U.S. President Joe Biden and Jill Biden will travel to Hawaii on Monday to survey the devastation from deadly wildfires that destroyed much of the Maui resort town of Lahaina last week and killed at least 110 people.
Biden will get a first-hand look at the damage and meet with first responders, survivors and federal, state and local officials, the White House said in a statement.
“I remain committed to delivering everything the people of Hawaii need as they recover from this disaster,” Biden said in a post on the social media platform X, previously known as Twitter.
Hawaii Gov. Josh Green has warned the death toll could double.
The inferno spread rapidly from grasslands outside town into Lahaina last Tuesday, catching people by surprise and charring a 13 square-kilometre area of town in hours. The fire destroyed 2,200 buildings and caused an estimated $5.5 billion US in damage, officials said.
In Lahaina, local officials on Wednesday reopened a main road through town for the first time in days, responding to frustration from locals.
“We felt it was necessary, after seven days, to begin to restore some psychological normalcy for people as they travel,” Green said in a news briefing Wednesday, as he reiterated a plea that people only travel if necessary.
The highway, which bypasses the charred waterfront and town centre, was previously closed to all but residents of the surrounding area, first responders and people who work in local businesses.
A brief relaxation of the road closures earlier in the week was suspended after onlookers jammed streets used by search teams, raising fears that the traffic would compromise efforts to recover human remains.
Green said there is also a strong military presence in the area, but that reports of looting and violence being reported in social media are largely untrue.
“What we have seen bear out in reality is not significant violence and not significant looting,” he said, though he said the force was there “for safety.”
Hundreds still missing
Hundreds of people are still unaccounted for. Up to 40 cadaver dogs are now leading teams on a block-by-block search that has covered 38 per cent of the disaster area, Green said Wednesday.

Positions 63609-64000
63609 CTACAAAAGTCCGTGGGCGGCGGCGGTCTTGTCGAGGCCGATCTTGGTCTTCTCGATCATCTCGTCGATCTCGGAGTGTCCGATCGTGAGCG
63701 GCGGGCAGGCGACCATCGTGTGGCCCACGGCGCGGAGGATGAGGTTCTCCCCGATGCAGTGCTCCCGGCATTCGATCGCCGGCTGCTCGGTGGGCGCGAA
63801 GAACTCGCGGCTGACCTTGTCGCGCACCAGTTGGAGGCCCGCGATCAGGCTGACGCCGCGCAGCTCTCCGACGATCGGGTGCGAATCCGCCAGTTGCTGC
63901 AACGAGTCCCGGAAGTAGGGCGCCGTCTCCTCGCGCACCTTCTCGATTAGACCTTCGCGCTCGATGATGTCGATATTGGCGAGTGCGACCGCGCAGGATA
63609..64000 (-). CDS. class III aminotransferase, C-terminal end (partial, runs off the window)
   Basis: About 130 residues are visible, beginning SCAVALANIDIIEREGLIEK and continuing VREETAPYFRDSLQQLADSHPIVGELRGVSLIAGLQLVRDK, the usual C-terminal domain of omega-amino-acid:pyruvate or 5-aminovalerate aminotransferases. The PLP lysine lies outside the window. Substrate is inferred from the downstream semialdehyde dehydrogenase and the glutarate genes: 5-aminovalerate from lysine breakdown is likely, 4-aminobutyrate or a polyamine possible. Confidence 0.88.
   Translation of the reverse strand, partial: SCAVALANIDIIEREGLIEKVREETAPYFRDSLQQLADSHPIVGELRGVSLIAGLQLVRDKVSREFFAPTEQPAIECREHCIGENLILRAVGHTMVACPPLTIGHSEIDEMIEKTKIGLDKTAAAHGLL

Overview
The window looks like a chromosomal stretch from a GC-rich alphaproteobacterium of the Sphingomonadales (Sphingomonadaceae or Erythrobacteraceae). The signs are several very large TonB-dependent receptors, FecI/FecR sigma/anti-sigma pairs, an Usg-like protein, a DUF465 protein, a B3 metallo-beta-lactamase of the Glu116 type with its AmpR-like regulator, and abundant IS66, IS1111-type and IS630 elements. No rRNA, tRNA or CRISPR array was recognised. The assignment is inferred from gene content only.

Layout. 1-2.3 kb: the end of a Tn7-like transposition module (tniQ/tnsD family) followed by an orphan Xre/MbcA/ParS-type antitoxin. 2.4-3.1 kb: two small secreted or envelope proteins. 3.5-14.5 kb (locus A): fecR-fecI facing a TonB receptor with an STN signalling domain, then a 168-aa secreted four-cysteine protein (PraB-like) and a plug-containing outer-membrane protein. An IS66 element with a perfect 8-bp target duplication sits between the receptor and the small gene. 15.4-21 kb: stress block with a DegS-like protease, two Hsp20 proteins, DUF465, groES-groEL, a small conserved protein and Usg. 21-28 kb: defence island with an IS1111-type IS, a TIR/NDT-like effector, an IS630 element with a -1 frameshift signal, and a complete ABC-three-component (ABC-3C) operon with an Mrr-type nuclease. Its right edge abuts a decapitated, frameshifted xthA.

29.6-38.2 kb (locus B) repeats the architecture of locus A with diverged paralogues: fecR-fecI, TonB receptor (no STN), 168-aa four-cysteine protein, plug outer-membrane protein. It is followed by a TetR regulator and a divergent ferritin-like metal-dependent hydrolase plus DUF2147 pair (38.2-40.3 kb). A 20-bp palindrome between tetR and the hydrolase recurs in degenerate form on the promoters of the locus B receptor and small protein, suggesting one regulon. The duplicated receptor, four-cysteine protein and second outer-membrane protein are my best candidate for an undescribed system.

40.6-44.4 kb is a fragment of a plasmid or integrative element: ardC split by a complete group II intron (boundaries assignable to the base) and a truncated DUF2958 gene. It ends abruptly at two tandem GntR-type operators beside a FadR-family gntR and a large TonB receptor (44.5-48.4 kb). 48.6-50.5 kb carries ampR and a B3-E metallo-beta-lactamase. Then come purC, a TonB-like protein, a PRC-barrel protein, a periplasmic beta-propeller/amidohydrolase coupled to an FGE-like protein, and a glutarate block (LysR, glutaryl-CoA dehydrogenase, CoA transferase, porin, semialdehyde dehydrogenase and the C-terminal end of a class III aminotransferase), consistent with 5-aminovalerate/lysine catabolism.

Identification of the remains has been slow, in part because of the intensity of the fire. To assist with identification and processing of remains, the U.S. government has deployed additional experts from a disaster mortuary operational response team, increasing the number of personnel to 75, Jonathan Greene, a Health and Human Services official, told reporters on Tuesday.
The team includes coroners, pathologists, X-ray technicians and lab technicians. A disaster portable morgue unit landed in Hawaii on Tuesday with almost 20 tonnes of supplies and equipment including mortuary examination tables and laboratory equipment to support the collection of DNA in the identification of victims.
On Wednesday Biden approved Hawaii’s request that the federal government reimburse the full cost of 30 days of the emergency work expected to be carried out over the next four months, said Deanne Criswell, head of the U.S. Federal Emergency Management Administration, during a news briefing at the White House.
FEMA opened its first disaster recovery centre on Maui, “an important first step” toward helping residents get information about assistance, Criswell said. There are nearly 500 FEMA workers on the ground.
The federal government so far has disbursed $2.3 million US in assistance to families, and approved more than 1,300 registrations for assistance, Criswell said in Wednesday’s briefing.